What Do Bitters Taste Like? It’s strong stuff and I haven’t been courageous enough to taste it directly from the bottle, but the scent is simply amazing. From super citrusy to cherry to floral, bitters helps balance a drink recipe that might be too clean tasting or too sweet. Just a couple dashes of bitters adds sophistication and color to cocktails or plain soda water. It’s rumored to even help with digestion. Bitters requires a little bit of a scavenger hunt through grocery stores and a couple weeks to make. Homemade Cherry Vanilla Bitters is a little easier to find all the ingredients for than Aromatic Bitters. But it’s totally worth it.
Homemade Cherry Vanilla Bitters (works in many whiskey drinks) 1 bottle 100 proof rye whiskey (750 ml) 1/2 cup dried cherries (we used Bing, from Henry’s) 1 stalk lemongrass, cut into 1 inch pieces (found this in the produce section) 3 vanilla beans, split in half lengthwise (we found less expensive ones at Trader Joe’s) 1 teaspoon vanilla extract 2 star anise pods (in the bulk spices at Henry’s) 2 teaspoons anise seed 1 whole juniper berry 1 whole clove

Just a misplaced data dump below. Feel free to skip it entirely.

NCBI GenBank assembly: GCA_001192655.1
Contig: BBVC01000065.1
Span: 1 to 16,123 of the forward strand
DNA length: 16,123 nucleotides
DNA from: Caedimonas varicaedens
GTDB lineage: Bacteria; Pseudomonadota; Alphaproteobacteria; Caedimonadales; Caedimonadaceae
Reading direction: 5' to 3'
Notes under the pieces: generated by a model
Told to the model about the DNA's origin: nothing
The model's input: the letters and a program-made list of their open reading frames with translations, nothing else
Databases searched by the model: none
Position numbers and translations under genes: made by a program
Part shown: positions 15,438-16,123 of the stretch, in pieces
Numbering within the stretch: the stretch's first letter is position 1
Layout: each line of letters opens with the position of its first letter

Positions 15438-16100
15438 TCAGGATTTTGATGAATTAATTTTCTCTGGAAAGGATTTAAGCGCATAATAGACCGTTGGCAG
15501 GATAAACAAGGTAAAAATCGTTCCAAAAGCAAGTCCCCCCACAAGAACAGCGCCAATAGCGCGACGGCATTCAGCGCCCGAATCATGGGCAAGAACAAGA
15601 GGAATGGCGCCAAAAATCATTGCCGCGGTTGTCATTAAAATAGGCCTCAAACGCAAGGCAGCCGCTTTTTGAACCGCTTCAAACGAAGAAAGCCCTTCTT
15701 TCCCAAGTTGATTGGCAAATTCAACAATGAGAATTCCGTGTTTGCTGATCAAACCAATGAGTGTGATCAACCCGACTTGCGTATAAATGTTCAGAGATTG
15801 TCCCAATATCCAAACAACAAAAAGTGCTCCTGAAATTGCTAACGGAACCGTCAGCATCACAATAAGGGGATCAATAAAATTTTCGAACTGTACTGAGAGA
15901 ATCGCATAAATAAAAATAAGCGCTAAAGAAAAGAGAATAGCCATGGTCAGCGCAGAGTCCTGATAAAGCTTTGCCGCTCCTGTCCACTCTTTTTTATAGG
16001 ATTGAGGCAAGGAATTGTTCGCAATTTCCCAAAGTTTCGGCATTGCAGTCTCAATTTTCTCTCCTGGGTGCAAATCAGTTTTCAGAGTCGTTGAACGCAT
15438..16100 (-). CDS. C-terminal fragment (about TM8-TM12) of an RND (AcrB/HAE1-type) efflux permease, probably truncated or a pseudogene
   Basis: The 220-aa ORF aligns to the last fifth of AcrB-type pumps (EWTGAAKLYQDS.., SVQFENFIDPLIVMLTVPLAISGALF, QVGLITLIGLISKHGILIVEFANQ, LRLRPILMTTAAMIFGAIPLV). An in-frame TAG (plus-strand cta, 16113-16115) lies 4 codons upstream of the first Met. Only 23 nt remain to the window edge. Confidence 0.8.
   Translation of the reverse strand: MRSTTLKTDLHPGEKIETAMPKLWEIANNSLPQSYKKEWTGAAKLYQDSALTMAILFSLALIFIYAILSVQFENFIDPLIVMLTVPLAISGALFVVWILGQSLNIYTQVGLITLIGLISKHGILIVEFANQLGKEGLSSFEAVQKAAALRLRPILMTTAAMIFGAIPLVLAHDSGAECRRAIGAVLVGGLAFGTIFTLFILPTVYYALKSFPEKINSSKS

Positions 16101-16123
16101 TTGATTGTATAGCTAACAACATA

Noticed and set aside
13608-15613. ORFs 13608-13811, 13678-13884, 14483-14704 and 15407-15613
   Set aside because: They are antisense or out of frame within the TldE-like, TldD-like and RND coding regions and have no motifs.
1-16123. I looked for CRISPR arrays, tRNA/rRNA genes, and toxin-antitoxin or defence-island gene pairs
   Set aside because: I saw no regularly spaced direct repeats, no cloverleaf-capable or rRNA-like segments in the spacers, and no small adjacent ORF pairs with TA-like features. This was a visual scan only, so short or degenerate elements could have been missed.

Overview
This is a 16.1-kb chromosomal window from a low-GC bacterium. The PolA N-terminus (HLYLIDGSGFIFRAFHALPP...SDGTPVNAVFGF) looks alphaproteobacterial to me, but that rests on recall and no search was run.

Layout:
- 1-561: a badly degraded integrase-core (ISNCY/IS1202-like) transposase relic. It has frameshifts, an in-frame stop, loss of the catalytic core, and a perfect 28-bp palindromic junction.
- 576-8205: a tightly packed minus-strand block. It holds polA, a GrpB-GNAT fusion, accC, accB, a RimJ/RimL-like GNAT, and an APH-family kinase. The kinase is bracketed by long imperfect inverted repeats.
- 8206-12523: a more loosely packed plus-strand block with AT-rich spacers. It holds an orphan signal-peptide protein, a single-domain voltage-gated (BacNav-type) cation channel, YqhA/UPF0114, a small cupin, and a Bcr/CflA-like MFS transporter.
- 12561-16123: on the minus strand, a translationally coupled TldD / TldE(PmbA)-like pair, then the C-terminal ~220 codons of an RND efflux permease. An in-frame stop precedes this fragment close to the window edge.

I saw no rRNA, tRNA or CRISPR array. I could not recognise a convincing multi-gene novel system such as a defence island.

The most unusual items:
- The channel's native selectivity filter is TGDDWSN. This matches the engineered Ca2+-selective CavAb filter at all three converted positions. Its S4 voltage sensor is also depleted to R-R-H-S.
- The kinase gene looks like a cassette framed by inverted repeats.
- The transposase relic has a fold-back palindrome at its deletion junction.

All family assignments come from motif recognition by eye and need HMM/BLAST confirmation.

Combine all ingredients in a glass jar with a lid (don’t use plastic!) and shake to mix. Store in a dark place at room temperature for 14 days, shaking the jar every other day. On the 14th day, strain the mixture using a paper coffee filter. Strain again with a fresh filter to get it really clear. Using a funnel, pour into glass bottles (we used 4 ounce amber bottles with eyedropper stoppers) and store in a dark place at room temperature. Should keep indefinitely. Our bitters filled five 4 oz. bottles, which would last us forever, but we made labels and gave some away. Here’s what our finished bitters bottles looked like. Homemade Aromatic Bitters (can replace Angostura bitters in cocktail recipes) We made bitters at home as gifts for our friends who really appreciate a sophisticated cocktail. Here’s the recipe for our Homemade Aromatic Bitters. Recipes adapted from Chow.com.